- Targeted company acquisition
- Incubating for the future
- Training programs
The internet changed everything. We live in a paradigm change, where work and life (remember work-life balance?) come together… ON YOUR SMARTPHONE. As mentioned before, it starts here with the companies’ culture. It’s not a matter of tools.
Thorsten Dirks, CEO of Telefónica Germany (German Translation)
If you digitize a shitty process, then you will have a shitty digital process.
The digital working environment will change – and with it the organization and the design/setup of a company:
- Flexible hours
- Flexible working areas (home, train, public digital meeting places with free wifi, etc.)
- Shared, mobile and flexible work
- Collaborative networks
- Part-time project organizations
- More democratic, crowdsourced ideas and decisions
- Less physical presence in the “office” as we know it today
- New job profiles
- Integration into business network with private hardware
- Flat hierarchies
Innovation pressure will increase due to transparency, lower entry barrier, fast changing competition, etc. Leaders really need to think about how they want to orchestrate their workforce. Should it be a permanent position? Or part time? Freelancer? Do they really need an office? If remote office is a valid option, should they hire in their country or abroad or both being able to cover 24/7?
What makes the difference? Did leadership really change?
My answer is a clear yes. Nowadays, in a time of social technologies, leadership is not only a question of position in a company. It is more a question of the number and quality of “followers”. Being a digital leader does not mean leading by force – it means leading by example.
How I see a digital leader:
- (S)he understands that it’s crucial to establish the right culture
- (S)he knows that a team can do more than a single person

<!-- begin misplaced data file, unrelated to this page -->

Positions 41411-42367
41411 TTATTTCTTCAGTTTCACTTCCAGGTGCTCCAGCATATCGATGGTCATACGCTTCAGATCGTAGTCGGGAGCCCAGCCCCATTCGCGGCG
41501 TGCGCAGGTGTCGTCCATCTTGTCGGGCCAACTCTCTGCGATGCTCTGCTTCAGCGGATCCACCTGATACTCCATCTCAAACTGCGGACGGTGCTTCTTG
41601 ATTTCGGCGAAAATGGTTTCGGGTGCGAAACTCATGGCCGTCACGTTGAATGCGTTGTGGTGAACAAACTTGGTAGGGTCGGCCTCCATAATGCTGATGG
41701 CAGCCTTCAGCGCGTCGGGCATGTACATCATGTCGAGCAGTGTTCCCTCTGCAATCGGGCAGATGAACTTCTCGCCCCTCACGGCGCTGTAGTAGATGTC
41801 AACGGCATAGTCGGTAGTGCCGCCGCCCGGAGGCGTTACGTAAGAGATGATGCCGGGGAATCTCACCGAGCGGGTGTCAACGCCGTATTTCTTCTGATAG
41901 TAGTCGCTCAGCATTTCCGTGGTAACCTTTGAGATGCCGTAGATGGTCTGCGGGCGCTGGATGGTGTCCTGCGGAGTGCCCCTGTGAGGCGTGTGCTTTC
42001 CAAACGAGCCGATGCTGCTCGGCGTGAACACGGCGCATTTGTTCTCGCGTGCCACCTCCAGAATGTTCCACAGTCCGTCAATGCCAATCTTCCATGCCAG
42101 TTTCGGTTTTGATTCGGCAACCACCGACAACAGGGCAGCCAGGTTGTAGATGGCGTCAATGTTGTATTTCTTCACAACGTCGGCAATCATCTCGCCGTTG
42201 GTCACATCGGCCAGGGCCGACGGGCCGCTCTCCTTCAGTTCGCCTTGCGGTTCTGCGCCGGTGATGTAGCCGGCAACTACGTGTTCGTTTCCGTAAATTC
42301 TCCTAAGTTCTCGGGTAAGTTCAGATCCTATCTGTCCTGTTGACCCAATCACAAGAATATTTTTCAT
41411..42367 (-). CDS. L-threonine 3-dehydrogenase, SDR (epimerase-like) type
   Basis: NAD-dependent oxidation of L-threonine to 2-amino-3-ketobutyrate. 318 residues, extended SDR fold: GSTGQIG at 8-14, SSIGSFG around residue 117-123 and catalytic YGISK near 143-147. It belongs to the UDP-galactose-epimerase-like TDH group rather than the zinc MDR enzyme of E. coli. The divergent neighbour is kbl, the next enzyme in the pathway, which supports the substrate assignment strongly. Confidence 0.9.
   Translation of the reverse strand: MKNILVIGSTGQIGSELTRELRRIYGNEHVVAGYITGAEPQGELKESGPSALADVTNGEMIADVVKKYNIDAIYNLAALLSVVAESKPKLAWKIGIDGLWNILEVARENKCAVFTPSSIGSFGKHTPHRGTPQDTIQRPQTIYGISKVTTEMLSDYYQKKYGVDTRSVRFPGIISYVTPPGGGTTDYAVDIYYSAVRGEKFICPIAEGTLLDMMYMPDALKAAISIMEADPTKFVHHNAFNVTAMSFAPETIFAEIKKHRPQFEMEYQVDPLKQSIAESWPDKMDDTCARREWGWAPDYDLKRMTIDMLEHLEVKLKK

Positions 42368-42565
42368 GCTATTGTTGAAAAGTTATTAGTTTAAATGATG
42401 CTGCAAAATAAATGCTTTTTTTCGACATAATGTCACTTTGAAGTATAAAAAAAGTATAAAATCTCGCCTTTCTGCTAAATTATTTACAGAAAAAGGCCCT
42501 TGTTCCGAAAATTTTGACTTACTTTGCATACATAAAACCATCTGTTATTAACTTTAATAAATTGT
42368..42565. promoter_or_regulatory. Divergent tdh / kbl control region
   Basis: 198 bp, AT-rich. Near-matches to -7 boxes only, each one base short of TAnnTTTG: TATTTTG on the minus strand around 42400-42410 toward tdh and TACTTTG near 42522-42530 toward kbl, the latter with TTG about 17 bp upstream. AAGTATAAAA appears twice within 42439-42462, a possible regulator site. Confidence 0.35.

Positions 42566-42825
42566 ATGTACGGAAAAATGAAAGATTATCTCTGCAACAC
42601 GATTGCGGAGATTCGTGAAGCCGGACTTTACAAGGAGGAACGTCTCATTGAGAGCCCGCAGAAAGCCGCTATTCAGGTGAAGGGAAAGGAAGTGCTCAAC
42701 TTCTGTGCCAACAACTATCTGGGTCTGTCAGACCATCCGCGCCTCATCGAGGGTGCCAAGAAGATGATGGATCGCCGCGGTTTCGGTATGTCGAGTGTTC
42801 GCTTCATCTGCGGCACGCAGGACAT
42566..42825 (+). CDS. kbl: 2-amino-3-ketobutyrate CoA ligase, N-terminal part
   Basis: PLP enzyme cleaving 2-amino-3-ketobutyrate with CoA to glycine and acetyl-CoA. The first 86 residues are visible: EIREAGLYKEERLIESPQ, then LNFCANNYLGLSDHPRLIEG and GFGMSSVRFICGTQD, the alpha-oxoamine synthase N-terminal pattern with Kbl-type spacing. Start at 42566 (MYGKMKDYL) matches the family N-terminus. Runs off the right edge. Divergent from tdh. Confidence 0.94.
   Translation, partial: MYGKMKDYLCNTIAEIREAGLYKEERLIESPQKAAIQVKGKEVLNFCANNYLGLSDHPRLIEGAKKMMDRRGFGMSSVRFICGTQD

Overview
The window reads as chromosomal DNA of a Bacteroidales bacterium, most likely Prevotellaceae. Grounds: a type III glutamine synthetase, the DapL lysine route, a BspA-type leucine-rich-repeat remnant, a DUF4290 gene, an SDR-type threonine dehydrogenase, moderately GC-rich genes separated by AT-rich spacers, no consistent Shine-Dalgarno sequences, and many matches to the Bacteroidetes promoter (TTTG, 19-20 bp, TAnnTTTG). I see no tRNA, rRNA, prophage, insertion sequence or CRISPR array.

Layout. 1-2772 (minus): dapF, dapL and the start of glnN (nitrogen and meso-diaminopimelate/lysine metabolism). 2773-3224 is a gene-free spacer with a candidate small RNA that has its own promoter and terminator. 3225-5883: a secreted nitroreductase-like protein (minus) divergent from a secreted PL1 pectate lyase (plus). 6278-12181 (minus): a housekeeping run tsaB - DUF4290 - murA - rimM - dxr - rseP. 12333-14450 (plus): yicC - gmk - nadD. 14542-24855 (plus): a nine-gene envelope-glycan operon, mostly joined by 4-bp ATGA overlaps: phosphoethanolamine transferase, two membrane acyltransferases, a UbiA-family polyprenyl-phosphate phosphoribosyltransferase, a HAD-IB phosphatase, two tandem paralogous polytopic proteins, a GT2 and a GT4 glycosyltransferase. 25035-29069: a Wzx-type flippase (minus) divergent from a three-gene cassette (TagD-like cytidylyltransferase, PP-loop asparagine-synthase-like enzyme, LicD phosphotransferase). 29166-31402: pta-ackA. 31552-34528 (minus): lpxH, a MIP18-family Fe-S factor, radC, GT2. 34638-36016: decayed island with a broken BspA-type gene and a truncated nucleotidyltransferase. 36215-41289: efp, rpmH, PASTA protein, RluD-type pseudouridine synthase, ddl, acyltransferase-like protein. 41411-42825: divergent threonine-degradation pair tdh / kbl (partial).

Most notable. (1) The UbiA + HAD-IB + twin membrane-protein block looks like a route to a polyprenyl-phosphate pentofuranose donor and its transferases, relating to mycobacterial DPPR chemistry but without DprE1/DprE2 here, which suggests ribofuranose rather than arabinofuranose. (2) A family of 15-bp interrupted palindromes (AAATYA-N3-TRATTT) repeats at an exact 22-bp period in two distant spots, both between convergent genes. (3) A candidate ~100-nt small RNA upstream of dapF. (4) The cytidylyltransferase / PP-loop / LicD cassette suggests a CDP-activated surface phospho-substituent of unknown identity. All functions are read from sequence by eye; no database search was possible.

- Own skills are never sufficient to cover all angles for a successful company
- (S)he recognizes and respects the power of the team
- (S)he needs to share information and be transparent to build trust
- Anything can change – at any time. (S)he also needs to be ready to change his/her own views and behaviors if needed
- (S)he needs to stay curious, always question the status quo, challenge everything that is in place on a strategic, operational and procedural level
- (S)he needs to forgive mistakes – they are important for the development of the right culture
- It is fundamental to try out things – especially user journeys/experiences
- The team does not have to sit next to each other if they have the same digital mindset
- Each team member might have an interest in working in a comfortable working environment, therefore (s)he should listen to the others’ ideas
The digital leader needs to become the catalyst and promoter to reach a shared goal/vision, because “new” digital (talent) employee won’t stay in an environment where:
- Processes are slow
- Decision making is slow
- People block new ideas
- Trial and error is seen as a failure
- It takes too long for a career’s next step
I don’t think that there is a fundamental change in how people would like to work together. In my view the fundamental change lies in the possibility to articulate the needs.
Maslow’s hierarchy of needs still exists, but the younger digital generation just redefines/articulates other needs.
Addon social media
See my article: LinkedIn Is Not Facebook! A 3 minutes read.
This article only scratches the surface of this topic and I’m aware that all rules have their exception – so please feel free to comment and share it.
Thank you very much.